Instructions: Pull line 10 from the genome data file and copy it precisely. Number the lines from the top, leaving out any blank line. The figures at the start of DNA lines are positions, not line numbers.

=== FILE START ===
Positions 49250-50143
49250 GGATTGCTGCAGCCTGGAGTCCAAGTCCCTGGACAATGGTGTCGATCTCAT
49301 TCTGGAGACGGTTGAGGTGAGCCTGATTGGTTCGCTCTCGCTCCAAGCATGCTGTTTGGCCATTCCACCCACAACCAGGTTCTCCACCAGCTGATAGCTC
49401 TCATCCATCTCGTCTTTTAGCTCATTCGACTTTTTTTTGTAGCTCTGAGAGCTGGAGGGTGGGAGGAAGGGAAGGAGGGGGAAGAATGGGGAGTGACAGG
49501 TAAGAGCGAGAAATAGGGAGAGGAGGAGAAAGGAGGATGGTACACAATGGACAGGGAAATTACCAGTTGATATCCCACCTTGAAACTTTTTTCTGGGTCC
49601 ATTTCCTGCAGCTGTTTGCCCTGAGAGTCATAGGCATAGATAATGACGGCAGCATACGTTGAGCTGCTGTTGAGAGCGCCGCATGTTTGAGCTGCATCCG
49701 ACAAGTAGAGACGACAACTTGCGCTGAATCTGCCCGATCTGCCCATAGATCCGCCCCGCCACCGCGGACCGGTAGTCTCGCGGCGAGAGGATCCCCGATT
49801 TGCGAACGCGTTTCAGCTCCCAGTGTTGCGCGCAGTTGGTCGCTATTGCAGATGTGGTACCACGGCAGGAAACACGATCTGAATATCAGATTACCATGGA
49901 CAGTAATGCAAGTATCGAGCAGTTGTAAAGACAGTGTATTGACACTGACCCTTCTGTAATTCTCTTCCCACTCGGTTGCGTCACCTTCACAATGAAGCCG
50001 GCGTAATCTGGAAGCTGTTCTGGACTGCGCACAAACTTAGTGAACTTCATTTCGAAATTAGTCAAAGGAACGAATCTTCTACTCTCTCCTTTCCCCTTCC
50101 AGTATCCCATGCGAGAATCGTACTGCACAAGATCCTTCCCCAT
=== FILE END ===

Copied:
50001 GCGTAATCTGGAAGCTGTTCTGGACTGCGCACAAACTTAGTGAACTTCATTTCGAAATTAGTCAAAGGAACGAATCTTCTACTCTCTCCTTTCCCCTTCC